Posted by Elena del Valle on September 13, 2007
By Elena del Valle, MBA
Principal, LNA World Communications
Elena del Valle, MBA
Photo: Cristian Lazzari
Did you ever wonder what you said or did to annoy a Hispanic media representative? Why the story you were working on went to a competitor and your company was mentioned in a lesser light or, worse yet, ignored completely by Hispanic media? As you’re sitting at your desk in the aftermath of the proverbial storm wondering what went wrong consider some sure fire ways to be left out in the future.
It used to be Latino media were on the fringes. In the beginning, there were two Spanish language TV networks and they reached only those individuals who spoke little or no English. Over the past 20 years, the United States ethnic composition has changed and with it, media targeting Latinos in English and Spanish have evolved and expanded. Almost without exception every successful organizations and company in the public or private sector, for profit and nonprofit, has to deal with media issues. Sooner or later Latino media will be among those knocking on your door or you may find yourself knocking on theirs.
Most young companies court media representatives, bending over backward to accommodate media requests in an effort to land press coverage. With little to lose they are eager to be quoted and land prominent spots. As the company matures, those same representatives that pursued exposure eagerly become less available and are less willing to answer media calls. Now that the company is established the risks are higher than they used to be. Company executives believing they have arrived don’t want to bother with pesky media issues, especially from Hispanic media representatives.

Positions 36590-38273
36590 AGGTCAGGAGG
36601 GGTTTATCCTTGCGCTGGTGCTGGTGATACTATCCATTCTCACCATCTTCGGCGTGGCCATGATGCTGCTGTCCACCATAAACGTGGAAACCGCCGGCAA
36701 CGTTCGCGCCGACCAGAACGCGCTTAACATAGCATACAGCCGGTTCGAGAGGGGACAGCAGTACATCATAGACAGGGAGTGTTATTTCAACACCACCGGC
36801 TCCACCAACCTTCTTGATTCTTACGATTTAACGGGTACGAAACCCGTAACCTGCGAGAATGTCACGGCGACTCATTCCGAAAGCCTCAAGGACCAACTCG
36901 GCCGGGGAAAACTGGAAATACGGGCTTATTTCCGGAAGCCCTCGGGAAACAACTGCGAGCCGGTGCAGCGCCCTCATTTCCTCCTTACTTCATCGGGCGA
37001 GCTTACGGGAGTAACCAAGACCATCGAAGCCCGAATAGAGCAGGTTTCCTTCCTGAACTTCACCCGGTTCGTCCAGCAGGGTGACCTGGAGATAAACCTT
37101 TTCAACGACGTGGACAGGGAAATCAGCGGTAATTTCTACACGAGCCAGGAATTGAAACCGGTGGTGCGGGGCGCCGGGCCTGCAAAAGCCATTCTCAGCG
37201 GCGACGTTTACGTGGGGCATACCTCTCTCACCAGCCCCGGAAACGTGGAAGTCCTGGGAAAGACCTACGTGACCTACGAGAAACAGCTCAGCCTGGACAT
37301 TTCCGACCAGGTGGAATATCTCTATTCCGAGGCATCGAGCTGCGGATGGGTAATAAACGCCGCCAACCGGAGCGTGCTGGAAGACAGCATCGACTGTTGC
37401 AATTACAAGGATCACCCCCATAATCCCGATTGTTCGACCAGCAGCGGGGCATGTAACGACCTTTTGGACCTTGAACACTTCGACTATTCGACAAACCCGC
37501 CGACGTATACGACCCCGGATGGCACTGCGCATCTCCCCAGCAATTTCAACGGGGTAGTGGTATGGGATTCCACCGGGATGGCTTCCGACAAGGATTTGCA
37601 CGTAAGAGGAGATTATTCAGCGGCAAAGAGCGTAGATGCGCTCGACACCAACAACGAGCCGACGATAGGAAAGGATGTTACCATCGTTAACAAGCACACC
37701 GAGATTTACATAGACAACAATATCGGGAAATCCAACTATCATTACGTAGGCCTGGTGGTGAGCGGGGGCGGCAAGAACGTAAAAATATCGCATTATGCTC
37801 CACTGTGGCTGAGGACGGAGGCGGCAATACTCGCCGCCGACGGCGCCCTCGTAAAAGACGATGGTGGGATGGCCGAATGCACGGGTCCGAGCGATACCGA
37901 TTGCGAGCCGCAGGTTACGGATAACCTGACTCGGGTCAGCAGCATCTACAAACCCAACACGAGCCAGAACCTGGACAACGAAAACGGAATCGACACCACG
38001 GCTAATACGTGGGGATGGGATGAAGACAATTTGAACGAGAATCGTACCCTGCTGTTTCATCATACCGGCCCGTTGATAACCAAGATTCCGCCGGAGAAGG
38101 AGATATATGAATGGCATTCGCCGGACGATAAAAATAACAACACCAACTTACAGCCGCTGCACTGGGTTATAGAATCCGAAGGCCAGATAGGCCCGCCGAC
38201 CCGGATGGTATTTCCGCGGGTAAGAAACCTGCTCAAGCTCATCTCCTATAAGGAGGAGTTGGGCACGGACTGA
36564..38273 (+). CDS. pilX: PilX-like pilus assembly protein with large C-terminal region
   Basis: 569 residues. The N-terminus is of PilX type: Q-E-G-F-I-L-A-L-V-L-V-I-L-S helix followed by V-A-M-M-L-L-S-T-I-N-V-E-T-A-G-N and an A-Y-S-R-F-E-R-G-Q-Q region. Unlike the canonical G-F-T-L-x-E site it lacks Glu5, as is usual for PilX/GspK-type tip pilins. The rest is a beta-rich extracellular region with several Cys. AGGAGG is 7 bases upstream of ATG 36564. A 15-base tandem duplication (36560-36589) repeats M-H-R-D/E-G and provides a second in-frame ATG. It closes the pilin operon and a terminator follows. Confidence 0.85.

“Latino Media and Hispanic Media Training” audio recording
Presenters Federico Subervi, Ph.D. and Elena del Valle, MBA
• About the hundreds of Latino media
• Who are the major Hispanic media
• Type of media outlets they represent
• Languages in which they are produced
• Programming and content they offer
• Hispanic media geographic reach
• Hispanic media challenges
Click here for information on Latino Media and Hispanic Media Training
Often, companies are unfamiliar or only somewhat familiar with the U.S. Latino market of 45 million souls. Media in this market are as diverse as the market is multicultural and vary in reach, competencies and content. There are more than 1,000 media serving the various market segments. According to The State of the American News Media 2007, a new 160,000 word report on the state of journalism in America by the Project for Excellence in Journalism, ethnic and Spanish language media are the only media growing in the U.S.
These media outlets, fragmented and imperfect as is their reach, touch the lives of millions of Latinos across the country with combined buying power of billions of dollars. It’s easy to be left out of their coverage. With little effort you can isolate your company and antagonize reporters. To make sure this happens efficiently, and that you alienate as many Hispanic media representatives as possible, follow these five easy steps.
This is not a comprehensive list. It’s just meant to get you started. There are many other steps you can take to enhance and compliment these guidelines and ensure your company receives as little positive coverage as possible from Latino media representatives.
- Assume the only difference between the mainstream market and U.S. Latino markets and the media that cater to Latinos is language. Since you have no interest in those markets, why bother understanding these diverse individuals that make up 40 percent of new consumers in the country. What does it matter that Latino media come in a variety of styles, sizes and language options including online, print, and broadcast media?